Democrats Raphael Warnock (left) and Jon Osoff (right) both won their Georgia Senate runoff races on January 6th. With this win, the Democrats now have a majority in Congress that could have a lasting effect on federal policy. Photo Credit: John Ramspott, Jon Ossoff – 10 November 2020 – 2, CC BY 2.0

Two races in a runoff election held Tuesday in Georgia mean Democrats will take control of the U.S. Senate for the first time since 2015. On Wednesday, Democrat Jon Ossoff was called the winner in a close race against Republican David Perdue according to the Associated Press. This followed Democrat Raphael Warnock’s victory against Kelly Loeffler.

The victories give Democrats 50 Senators against 50 Republican Senators, but vice-president elect Kamala Harris will serve as a tie-breaker on 50-50 votes in her role as president of the Senate. Democrats also have a majority in the U.S. House of Representatives and, with Joe Biden taking the oath of office on January 20th, will have control of the executive office.

Flipping the Senate could make it easier for Biden’s transition team to ensure that cabinet nominees such as Education Secretary nominee Miguel Cardona and Homeland Security nominee Alex Mayorkas are confirmed. It could also mean that Biden’s agenda on issues such as immigration, clean energy, and COVID-19 response policies would have an easier time passing through Congress.

The two runoff results came amid chaos in Washington D.C. as armed protestors overran the nation’s capitol building on Wednesday, prompting an evacuation. The protests were in response to a count of the electoral college votes for the presidential election, which had to be halted because of the break-in. 

Experts had predicted that Latinos could have a major impact on the Georgia runoff and that seemed to bear out in this week’s results. By Monday, 65 percent of Latinos who voted in the general election had voted in the runoff, compared to only 10 percent of Latinos in a 2018 secretary of state race.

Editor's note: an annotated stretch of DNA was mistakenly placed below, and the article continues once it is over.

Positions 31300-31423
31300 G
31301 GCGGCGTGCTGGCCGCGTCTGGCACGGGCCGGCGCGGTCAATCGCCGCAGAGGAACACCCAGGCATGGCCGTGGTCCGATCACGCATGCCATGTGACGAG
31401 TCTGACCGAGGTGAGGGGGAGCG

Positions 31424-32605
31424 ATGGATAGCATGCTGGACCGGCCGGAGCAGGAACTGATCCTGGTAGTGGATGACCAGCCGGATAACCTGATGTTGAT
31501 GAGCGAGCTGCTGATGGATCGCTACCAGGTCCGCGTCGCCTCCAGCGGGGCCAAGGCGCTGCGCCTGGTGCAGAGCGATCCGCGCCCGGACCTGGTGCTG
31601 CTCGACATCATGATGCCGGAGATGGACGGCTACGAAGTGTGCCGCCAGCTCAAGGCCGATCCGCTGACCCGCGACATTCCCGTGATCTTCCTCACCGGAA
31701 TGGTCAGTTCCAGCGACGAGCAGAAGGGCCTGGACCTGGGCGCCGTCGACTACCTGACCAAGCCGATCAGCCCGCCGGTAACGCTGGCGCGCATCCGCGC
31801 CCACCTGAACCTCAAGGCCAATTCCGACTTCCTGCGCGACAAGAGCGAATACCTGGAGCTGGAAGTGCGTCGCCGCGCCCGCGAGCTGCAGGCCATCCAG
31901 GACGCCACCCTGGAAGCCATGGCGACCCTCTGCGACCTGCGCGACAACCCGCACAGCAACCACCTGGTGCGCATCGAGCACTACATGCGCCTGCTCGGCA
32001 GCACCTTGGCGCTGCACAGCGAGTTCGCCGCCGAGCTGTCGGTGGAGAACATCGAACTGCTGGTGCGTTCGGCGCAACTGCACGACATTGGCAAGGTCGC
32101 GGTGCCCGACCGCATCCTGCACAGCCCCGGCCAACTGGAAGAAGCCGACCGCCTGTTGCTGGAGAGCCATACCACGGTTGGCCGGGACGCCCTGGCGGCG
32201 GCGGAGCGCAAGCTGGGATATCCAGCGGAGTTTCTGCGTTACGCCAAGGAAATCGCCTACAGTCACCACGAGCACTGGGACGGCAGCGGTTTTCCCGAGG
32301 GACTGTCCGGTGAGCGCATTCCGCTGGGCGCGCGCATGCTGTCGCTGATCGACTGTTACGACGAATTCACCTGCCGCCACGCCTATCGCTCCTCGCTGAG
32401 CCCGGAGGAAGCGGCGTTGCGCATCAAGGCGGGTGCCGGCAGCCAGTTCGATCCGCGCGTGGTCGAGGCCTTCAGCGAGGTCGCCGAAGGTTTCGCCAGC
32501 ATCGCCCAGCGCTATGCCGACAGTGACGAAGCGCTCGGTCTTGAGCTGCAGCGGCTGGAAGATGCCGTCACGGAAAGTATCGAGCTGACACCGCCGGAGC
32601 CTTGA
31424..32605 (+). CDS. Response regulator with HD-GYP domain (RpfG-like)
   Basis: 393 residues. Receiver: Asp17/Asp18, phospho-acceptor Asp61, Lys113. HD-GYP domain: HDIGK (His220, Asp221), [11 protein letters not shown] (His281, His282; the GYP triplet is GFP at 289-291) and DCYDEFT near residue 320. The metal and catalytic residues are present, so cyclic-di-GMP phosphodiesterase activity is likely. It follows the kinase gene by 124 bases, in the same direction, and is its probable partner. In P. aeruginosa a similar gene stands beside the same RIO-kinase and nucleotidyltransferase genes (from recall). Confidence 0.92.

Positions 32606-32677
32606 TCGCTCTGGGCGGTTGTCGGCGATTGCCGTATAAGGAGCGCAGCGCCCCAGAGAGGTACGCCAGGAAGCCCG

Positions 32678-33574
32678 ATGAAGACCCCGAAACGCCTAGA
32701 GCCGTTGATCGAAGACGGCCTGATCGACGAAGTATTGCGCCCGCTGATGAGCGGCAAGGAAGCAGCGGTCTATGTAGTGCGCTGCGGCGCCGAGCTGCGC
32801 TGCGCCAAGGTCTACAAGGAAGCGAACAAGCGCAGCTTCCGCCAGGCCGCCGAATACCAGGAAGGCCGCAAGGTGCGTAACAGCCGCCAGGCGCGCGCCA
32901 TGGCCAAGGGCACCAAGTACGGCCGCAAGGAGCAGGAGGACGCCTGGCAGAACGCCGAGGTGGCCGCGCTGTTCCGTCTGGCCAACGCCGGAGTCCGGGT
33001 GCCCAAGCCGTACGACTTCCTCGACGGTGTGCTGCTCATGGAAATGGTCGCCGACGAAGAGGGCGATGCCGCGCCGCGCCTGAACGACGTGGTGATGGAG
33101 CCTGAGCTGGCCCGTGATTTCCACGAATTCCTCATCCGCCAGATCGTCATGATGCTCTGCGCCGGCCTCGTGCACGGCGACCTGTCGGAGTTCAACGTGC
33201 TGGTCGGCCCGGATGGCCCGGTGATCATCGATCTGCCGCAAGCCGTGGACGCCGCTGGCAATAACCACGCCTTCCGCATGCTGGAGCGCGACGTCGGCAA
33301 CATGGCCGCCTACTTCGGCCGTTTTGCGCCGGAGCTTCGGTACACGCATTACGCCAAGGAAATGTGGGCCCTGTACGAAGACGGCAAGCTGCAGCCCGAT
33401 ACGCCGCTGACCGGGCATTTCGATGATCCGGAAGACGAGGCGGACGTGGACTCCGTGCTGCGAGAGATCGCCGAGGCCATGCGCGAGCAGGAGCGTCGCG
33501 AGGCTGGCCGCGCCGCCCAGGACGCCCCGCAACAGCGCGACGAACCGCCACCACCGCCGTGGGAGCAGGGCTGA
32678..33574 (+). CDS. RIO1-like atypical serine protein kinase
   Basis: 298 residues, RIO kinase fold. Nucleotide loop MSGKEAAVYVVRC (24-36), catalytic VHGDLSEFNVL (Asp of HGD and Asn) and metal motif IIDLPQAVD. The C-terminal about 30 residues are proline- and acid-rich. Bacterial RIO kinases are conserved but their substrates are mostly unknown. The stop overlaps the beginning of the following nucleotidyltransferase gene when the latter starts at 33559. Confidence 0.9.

Bernard Fraga, an associate professor of politics at Emory University, told NBC News, “This is the highest turnout there will ever be for Latinos in a runoff.”

In the run-up to the runoff, Latino activists, celebrities, and nonprofit groups were canvassing and urging Latinos to participate in this important election. Among them was Julián Castro, who campaigned for Warnock and Ossoff and tweeted his congratulations to the two candidates after the race was called. “These victories will allow us to deliver on real COVID relief, universal healthcare, climate change, and so much more,” Castro tweeted. 


Omar L. Gallaga is a freelance journalist living in Central Texas who has written for NPR, The Wall Street Journal, Rolling Stone, Engadget, Hispanic Magazine, CNN, MSNBC, and The Washington Post. He was a longtime technology and culture writer at The Austin American-Statesman, where he helped launch the newspaper ¡ahora sí! and two podcasts.